You should have read it. The story was in all the newspapers last month. Issued by the Food and Drug Administration, it was called the NARMS (National Antimicrobial Resistance Monitoring System) study and it created panic in the streets. At least that was what some of the more creative headline writers were counting on. All powerful bacteria, armed with some serious drug resistance, were invading the meat case. Consumers were lined up at the county courthouse demanding drug free meat.
The numbers were startling. As much as 81% of the raw ground turkey tested was contaminated with antibiotic-resistant bacteria. Antibiotic-resistant bacteria were found in 69% of pork chops, 55% of ground beef and 39% of chicken. Scientists found significant amounts of salmonella and Campylobacter, causing millions of cases of food poisoning a year. And it was all caused by careless and rampant overuse of antibiotics by the greedy overlords of “industrial farming.”
News like that can make you swear off food completely
It was the Environmental Working Group’s review of the FDA study that created an immediate push back by our friends in Washington. The headliner, ripped straight from the sensationalistic and panicky yellow journalism of old, cried “Superbugs Invade American Supermarkets.”
The FDA said, “Not so fast, guys. You need a little perspective here.”
The man to go to for some of that perspective is Dr. Michael Doyle, Regents Professor of Food Microbiology and Director of the Center for Food Safety at the University of Georgia. His biography calls him “an active researcher in the area of food safety and security who works closely with the food industry, government agencies, and consumer groups on issues related to the microbiological safety of foods.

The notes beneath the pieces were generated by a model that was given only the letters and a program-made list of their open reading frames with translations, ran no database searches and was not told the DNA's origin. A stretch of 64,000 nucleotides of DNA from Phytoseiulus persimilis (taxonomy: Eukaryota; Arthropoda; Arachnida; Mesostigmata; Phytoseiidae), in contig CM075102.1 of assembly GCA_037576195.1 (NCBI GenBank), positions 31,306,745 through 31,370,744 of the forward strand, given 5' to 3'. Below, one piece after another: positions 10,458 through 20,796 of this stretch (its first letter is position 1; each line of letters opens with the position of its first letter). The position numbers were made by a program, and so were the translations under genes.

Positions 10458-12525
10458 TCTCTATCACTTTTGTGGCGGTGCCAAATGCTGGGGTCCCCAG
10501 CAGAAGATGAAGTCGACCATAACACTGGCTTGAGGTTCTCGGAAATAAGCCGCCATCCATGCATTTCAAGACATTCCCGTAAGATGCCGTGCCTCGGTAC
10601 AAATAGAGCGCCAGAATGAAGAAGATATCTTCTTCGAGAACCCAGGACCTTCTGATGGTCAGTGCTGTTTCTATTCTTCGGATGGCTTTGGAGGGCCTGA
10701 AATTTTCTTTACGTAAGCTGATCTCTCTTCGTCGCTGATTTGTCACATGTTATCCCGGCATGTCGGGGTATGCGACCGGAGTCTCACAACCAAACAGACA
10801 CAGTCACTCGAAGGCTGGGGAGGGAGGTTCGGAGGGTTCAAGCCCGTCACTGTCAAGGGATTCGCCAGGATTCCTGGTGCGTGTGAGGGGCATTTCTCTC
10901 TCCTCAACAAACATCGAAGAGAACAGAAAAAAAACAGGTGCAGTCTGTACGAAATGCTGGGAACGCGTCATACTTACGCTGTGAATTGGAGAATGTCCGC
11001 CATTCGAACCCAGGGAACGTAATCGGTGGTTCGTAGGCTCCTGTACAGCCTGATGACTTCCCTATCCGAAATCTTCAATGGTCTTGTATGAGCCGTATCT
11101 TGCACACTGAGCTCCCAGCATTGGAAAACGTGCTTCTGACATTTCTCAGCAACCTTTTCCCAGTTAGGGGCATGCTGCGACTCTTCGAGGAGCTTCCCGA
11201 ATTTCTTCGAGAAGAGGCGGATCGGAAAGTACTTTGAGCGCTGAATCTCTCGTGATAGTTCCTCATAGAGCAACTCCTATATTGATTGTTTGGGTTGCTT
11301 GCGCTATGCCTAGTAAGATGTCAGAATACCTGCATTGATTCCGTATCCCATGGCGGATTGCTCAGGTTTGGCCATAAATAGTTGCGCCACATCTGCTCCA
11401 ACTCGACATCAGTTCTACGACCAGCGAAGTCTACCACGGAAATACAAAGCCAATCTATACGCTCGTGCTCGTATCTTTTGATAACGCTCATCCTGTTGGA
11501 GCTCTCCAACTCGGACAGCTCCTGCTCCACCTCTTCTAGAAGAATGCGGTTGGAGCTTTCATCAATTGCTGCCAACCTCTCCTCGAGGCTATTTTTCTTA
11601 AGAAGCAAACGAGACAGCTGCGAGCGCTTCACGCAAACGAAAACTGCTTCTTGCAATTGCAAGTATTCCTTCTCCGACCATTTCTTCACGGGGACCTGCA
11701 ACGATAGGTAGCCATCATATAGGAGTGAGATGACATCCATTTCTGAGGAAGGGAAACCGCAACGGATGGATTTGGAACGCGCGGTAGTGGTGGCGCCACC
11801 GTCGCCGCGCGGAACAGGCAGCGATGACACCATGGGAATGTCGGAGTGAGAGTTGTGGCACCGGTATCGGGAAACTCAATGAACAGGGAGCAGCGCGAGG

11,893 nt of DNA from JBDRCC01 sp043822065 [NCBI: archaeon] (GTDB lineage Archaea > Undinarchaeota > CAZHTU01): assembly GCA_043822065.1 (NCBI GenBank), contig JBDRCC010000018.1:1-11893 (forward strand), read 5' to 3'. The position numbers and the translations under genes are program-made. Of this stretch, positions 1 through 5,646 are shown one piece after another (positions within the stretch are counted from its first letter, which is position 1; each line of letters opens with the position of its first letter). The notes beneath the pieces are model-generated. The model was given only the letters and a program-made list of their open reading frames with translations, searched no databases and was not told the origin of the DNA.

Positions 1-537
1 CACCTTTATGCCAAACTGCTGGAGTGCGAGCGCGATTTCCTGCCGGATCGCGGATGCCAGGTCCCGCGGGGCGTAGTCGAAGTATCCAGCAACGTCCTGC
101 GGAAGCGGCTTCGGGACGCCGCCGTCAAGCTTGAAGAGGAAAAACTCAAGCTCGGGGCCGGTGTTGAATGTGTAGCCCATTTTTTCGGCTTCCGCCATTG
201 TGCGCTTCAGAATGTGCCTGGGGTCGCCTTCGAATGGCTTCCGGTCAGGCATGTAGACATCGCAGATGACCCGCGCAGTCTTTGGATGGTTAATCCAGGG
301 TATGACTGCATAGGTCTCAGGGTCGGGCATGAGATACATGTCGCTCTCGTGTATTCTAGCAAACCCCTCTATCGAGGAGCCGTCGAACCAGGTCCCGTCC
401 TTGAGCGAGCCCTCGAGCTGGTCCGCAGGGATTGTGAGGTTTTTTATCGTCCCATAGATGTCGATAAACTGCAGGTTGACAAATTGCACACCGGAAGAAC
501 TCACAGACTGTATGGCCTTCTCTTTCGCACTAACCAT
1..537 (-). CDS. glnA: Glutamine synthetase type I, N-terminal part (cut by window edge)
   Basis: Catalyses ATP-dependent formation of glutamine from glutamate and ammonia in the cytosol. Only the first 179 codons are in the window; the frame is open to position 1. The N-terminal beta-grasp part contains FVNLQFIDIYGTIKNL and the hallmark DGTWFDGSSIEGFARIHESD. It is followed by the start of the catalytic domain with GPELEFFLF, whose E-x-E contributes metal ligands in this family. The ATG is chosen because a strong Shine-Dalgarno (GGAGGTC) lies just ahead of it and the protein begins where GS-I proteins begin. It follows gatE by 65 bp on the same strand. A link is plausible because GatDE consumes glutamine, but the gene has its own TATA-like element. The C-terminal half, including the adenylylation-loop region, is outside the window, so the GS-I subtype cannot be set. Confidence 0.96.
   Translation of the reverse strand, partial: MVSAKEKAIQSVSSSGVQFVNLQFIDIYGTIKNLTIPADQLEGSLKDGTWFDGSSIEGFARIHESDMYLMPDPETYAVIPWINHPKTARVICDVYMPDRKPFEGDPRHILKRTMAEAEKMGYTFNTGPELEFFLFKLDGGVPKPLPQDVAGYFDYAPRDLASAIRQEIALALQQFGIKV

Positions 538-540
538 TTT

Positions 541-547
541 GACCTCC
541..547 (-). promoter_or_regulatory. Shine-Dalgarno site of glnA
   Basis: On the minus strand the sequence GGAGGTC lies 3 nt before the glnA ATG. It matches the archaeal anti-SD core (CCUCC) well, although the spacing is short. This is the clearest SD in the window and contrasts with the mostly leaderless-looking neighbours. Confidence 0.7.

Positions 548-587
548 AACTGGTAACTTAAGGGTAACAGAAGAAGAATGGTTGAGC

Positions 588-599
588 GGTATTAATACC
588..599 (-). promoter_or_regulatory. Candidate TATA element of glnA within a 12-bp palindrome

“He serves on food safety committees of many scientific organizations and has served as a scientific advisor to many groups, including the World Health Organization, the Institute of Medicine, the National Academy of Science-National Research Council, the International Life Sciences Institute-North America, the Food and Drug Administration, the U.S. Department of Agriculture, the U.S. Department of Defense, and the U.S. Environmental Protection Agency. He is a Fellow of the American Academy of Microbiology, the International Association for Food Protection and the Institute of Food Technologists, and is a member of the National Academies Institute of Medicine.”